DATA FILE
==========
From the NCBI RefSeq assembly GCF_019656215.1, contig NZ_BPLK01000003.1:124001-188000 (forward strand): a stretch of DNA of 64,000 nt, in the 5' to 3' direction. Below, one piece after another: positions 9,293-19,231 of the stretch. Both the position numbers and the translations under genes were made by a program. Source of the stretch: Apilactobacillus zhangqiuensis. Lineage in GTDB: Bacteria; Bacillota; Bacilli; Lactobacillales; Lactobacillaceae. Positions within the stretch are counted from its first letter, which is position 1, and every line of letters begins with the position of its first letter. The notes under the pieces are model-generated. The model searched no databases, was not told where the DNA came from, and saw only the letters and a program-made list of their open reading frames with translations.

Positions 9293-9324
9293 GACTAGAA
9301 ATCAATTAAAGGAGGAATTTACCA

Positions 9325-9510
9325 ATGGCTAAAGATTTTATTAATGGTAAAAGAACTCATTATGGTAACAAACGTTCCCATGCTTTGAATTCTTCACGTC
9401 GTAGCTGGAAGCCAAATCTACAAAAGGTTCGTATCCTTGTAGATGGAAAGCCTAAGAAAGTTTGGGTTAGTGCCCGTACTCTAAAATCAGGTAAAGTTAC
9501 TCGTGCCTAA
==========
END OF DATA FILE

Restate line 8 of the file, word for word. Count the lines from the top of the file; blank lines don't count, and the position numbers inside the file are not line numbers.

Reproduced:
9501 TCGTGCCTAA